Guest Blog: Simon Le Bon Interview on Hawaii Public Radio

By The ’80s SLB Fan

On the morning of July 14, 2017, I checked out a Tweet from Duran Duran regarding an interview with legendary Duran Duran frontman, Simon Le Bon on Hawai’i Public Radio with host Dave Lawrence.  Duran Duran performed on July 16, 2017, in Honolulu, Hawai’i, and this was their very first concert performance in their entire music career in the Aloha state.  So I went ahead and click the link from Duran Duran’s Tweet in order for me to listen to my big ’80s crush’s voice on the interview.  I felt so excited.  I could not wait to listen to his voice!

Simon Le Bon discussed his music and acting during his youth, as well as his start with songwriting before he joined Duran Duran.  What really struck me (or I should say, ‘what really surprised me’) while listening to his interview about his youth are as follows:

Simon Le Bon’s Influence In Classical Music During His Childhood

Simon Le Bon started listening to classical music during his childhood in which he got influenced by his mother who liked to listen to that genre.  I remember my childhood in the ’80s when I started listening to classical music on the radio.  I got influenced by classical music from my father who, still to this present day, is a super fan of classical music from instrumental to opera.  I have no clue if Simon really loves listening to classical music these days, but I love classical music!  Every time I drive in my car or do house chores at home, I tune in to classical music on either FM or Internet radio.  Classical music is part of my blood and family history.  My grandparents from my father’s side, whom I never met, loved listening to classical music.  Even my uncle, my father’s older brother, loved listening to it.  Among my five older siblings, I am the only one who loves listening to classical music, and they do not.  Whether listening to any kind of music or learning how to play a musical instrument or learning how to sing, classical music is THE very first step in learning music.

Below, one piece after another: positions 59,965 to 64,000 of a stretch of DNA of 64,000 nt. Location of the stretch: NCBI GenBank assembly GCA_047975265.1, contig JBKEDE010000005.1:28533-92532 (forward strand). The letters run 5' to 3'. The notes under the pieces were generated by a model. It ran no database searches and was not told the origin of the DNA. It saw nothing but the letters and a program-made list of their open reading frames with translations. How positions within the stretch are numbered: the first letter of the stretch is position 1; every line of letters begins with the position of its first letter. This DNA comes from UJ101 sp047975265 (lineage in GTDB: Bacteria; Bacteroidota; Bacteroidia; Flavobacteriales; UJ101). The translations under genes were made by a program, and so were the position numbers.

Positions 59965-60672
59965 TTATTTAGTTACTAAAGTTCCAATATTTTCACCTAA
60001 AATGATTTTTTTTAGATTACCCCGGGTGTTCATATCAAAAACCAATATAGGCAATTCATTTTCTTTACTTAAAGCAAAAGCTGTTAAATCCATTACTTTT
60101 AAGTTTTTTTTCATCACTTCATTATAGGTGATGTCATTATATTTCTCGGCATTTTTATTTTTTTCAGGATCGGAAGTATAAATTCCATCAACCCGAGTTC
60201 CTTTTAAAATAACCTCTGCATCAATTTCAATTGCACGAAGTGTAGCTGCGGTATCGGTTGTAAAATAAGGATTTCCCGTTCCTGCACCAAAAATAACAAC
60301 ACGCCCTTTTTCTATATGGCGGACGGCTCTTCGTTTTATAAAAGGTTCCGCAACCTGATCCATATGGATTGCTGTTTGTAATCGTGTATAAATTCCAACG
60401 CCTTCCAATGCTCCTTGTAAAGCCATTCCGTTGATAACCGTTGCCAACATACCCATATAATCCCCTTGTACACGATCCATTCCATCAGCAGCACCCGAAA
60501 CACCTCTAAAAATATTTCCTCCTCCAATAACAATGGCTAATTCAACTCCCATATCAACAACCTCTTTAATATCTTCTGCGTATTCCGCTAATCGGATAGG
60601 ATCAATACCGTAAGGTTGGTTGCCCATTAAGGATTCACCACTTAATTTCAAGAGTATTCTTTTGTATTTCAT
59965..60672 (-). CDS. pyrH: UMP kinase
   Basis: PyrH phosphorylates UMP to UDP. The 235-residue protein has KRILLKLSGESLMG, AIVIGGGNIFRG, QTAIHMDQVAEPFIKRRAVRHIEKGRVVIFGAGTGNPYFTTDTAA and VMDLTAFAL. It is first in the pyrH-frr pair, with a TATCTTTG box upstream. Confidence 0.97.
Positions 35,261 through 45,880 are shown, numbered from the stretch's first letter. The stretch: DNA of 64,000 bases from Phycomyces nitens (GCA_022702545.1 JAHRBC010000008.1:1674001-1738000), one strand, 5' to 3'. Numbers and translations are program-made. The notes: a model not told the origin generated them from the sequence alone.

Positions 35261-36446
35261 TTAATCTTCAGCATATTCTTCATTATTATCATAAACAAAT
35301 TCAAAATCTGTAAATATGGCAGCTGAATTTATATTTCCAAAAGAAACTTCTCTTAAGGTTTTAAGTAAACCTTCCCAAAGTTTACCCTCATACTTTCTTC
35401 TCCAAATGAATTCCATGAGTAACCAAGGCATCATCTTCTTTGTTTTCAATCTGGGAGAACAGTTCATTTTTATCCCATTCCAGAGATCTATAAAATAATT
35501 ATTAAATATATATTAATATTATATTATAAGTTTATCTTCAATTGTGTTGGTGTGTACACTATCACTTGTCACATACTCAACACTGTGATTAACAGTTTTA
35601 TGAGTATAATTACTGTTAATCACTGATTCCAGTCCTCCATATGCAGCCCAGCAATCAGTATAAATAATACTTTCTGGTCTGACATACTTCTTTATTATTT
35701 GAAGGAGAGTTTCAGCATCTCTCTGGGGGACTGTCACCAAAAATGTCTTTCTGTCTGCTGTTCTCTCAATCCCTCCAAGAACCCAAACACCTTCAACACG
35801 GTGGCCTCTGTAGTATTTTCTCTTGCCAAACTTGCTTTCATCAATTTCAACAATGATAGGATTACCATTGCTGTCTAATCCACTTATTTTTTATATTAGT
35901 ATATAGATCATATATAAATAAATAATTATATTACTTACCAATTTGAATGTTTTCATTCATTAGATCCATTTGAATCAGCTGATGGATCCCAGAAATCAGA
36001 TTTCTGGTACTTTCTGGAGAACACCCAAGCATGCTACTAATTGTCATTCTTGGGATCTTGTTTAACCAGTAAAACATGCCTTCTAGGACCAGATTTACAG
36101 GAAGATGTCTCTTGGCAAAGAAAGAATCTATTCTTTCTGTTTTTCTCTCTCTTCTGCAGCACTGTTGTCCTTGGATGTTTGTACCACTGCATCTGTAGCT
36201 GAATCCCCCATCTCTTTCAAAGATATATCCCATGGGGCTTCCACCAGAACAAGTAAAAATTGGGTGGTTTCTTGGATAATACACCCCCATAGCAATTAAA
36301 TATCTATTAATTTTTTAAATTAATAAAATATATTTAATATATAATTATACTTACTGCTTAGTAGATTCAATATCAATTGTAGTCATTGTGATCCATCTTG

Simon Le Bon Studied Playing The Violin During His Youth? Huh?

REALLY!!? NO WAY!!! I didn’t know he studied how to play the violin during his youth.  I thought he studied piano lessons during his youth, which is true as he did mention that during the interview.  However, I was so surprised when he included the word ‘violin’.  I hope Simon did not make this up.  I am just curious to find out how old he was when he started playing the violin and how many years he played that musical instrument.  I wanted to start studying the violin when I was either 8 or 9 years old, but I was not able to start taking violin lessons due to transportation & schedule issues.  My mother could not drive, and my father was working a 9-to-5 corporate executive job plus business meetings Mondays through Fridays.  I started studying the violin when I was 15 years old, and at the same time, I took orchestra class in my junior year in high school.  I had to take private violin lessons, take a trip with my fellow orchestra classmates to compete for high school orchestra competitions, perform during recitals and school events.  I played the violin for less than 2 years until I graduated high school in 1998.  That same year after I graduated high school, I stopped playing the violin when I started my freshman year in college.  Also, I learned from my father that my uncle took violin lessons when he was in grade school, but it did not last long for him either.

Simon Le Bon’s Influence In Singing

During the interview, Simon Le Bon discussed his influence in singing during his childhood, about his involvement in the choir, and about his amazing choirmaster.  Simon mentioned that his choirmaster taught him how to read music properly, how to learn the theory of harmony, and how to listen to his ears.  Simon fell in love with music, and it just came naturally for him.  I started listening to music on the radio and watching music videos when I was very young about 2 or 3 years old.  Even before I started attending preschool, I started singing in tune.  I even started picking up the microphone and started singing with the Karaoke machine in front of my family and relatives. Oh, dear! I remember having my family’s first Karaoke event in 1985, the year of Africa USA and Live Aid!  Even when I entered Kindergarten in 1986, I sang in music class in tune, while most of my classmates sang horribly and out of tune.  I was so involved in singing in music class from grade school up to my freshman year in high school that I joined the choir.  I didn’t take any voice lessons during my youth.  However, I ended up taking voice lessons during my junior year in college.